Post-secondary receives more funding than expected in Provincial Budget 2018

In its budget passed on March 16, the University of Alberta conservatively estimated they would not receive any increased funding from the provincial government. In reality, their funding has been raised by two per cent.

While developing their budget, the U of A anticipated no increases in funding from the provincial government for the next three years. They also factored in the domestic tuition freeze with no funding to make up the amount lost to inflation, despite the government announcing there would be backfill funding back in November. These factors were partly used to justify the four per cent across the board cut to the university’s budget.

However, today the provincial government announced in their budget that the Campus Alberta Grant will increase by two per cent, which is equivalent to inflation, and they included $17 million in funding to make up for the tuition freeze.

Following the announcement, U of A’s Board of Governors Chair Michael Phair said he was surprised by the two per cent increase.

“I’m delighted. There are a number of things (in the budget) that are very advantageous for the university,” he said. “The university’s budget that we just passed was based on zero, so that’s great.”

Students’ Union vice-president (operations & finance) Robyn Paches called the funding good news, but was critical of the worst-case scenario assumptions made by the university when it approved the various fee raises and budget cuts.

“The University of Alberta’s assumptions in their budget were grossly wrong,” he said. “Their assumptions were grossly conservative at zero per cent increase across the bat, those are now wrong. That means the fees that we recently saw with international tuition… are now unneeded. So that will be interesting to see where we go from here.”

The university’s estimates for funding that were used to create the 2018-19 budget.

As for why the university was so conservative with their budget estimates, Phair said the government had been hinting that things would go a different way.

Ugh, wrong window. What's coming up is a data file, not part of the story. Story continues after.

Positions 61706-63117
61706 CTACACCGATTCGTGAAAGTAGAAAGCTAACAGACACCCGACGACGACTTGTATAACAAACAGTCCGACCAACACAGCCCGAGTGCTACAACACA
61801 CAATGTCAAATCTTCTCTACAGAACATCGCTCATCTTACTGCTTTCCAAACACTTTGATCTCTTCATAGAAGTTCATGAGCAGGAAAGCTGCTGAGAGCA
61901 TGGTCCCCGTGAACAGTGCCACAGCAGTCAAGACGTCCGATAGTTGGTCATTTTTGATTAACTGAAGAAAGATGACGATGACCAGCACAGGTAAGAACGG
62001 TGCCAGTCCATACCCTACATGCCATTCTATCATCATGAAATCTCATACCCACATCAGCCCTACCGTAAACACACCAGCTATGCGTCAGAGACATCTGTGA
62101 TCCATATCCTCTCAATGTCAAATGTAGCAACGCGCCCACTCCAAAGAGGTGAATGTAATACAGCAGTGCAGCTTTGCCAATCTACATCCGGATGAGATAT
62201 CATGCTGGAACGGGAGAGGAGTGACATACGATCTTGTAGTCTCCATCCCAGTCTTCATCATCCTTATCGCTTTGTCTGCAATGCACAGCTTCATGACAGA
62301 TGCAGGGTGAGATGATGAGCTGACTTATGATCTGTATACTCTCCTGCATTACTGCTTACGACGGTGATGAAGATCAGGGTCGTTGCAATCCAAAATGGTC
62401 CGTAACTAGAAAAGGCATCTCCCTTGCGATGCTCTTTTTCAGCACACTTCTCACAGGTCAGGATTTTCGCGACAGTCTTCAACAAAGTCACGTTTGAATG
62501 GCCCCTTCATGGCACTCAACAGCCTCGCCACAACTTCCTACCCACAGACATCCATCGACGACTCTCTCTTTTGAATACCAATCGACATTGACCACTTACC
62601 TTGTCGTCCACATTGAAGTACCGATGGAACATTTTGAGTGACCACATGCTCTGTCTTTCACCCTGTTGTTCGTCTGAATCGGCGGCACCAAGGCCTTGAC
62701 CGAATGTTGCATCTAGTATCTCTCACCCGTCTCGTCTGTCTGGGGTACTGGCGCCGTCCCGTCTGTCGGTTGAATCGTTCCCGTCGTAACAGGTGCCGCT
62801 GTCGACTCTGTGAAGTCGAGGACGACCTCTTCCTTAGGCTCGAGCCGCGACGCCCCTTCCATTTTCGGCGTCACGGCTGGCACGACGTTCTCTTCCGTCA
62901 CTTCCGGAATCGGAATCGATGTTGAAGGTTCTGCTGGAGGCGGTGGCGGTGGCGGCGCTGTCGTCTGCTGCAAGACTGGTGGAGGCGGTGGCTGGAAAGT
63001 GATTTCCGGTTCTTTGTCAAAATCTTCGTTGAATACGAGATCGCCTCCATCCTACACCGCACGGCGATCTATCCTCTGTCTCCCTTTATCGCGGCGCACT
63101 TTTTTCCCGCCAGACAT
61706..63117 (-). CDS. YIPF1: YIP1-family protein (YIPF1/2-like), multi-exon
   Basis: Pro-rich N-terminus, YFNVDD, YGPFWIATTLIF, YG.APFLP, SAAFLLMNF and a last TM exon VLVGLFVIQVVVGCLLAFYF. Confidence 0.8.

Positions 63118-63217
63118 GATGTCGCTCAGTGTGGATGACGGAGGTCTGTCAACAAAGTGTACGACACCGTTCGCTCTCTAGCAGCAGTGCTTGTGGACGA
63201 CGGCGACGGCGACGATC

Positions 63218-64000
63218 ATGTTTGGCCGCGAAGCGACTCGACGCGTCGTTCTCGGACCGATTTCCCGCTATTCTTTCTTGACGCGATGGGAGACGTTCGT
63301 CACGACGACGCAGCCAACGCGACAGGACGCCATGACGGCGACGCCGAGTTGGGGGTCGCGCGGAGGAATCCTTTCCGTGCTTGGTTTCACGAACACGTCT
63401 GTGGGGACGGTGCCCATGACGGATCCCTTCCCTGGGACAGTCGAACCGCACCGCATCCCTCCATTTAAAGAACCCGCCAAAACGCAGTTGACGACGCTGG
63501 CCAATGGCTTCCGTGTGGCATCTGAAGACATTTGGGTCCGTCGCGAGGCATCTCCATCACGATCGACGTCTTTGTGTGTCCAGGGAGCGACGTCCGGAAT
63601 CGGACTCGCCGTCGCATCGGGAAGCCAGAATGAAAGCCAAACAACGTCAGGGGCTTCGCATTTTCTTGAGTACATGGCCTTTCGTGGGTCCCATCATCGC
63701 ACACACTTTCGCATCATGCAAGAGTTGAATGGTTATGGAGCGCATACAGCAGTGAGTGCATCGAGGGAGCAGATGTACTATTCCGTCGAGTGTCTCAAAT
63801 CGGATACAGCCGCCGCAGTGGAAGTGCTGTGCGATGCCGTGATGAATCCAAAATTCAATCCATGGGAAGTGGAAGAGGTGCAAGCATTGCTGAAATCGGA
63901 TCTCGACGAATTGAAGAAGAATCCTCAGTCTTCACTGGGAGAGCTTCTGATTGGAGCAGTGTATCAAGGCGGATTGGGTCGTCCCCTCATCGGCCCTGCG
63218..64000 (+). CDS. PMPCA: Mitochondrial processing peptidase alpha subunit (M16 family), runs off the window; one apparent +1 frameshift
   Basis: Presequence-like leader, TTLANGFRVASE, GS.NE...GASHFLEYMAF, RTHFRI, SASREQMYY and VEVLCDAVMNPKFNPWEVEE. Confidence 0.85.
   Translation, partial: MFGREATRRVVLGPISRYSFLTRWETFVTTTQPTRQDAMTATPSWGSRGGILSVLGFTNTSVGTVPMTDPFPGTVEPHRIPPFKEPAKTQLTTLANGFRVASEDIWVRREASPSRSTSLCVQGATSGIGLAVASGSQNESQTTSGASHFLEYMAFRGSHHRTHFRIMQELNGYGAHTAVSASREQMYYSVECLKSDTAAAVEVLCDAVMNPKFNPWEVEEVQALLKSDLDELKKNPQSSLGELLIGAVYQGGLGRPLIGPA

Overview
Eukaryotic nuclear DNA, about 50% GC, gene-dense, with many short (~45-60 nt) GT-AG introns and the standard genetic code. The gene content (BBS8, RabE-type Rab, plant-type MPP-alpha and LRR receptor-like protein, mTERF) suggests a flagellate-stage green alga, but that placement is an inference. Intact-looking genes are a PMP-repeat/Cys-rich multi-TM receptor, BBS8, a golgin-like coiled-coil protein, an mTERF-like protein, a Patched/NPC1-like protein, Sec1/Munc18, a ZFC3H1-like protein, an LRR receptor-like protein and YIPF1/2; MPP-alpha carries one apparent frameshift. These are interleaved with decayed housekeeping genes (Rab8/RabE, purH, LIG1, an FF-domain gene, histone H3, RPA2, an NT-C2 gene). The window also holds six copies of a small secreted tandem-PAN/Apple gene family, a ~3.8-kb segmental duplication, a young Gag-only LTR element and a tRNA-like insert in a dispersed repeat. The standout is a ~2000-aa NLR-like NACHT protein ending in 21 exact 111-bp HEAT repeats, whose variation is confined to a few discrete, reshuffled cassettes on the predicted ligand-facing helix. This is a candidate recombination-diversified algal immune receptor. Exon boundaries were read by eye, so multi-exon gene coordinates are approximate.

“Our thoughts were zero was a good sign, because other (universities) would’ve ended up with something less,” he said. “Rather than base it off two per cent and not get it and then have struggle, a better way to go this year was to do the zero and now we get more money than we expected, which is a good sign. So everyone feels happy.”

Minister of Advanced Education Marlin Schmidt said he understands that the university planned for the worst, but said that the government couldn’t leak their own budget in advance.

“We don’t want to put any institutions in a position where they’re planning for a certain amount of money and we surprise them with less than what they were expecting,” he said

While $17 million has been set aside for backfill funding, how that money will be allocated between all the post-secondary institutions in the province has yet to be decided.

As for what happens next, Phair said the Board of Governors will discuss how to use those extra funds in their next meeting, but noted that those funds cannot go towards offsetting costs for international students, or residence services. However, he said it could resolve some of the other cuts planned by the university.

Despite that, Paches said the Students’ Union plans on trying to get the university to reexamine the fee increases as he says they’re no longer necessary.

“With enough student backing, anything is possible,” he said.

Nathan Fung

Nathan Fung is a sixth-year political science student and The Gateway's news editor for the 2018-19 year. He can usually be found in the Gateway office, turning coffee into copy.

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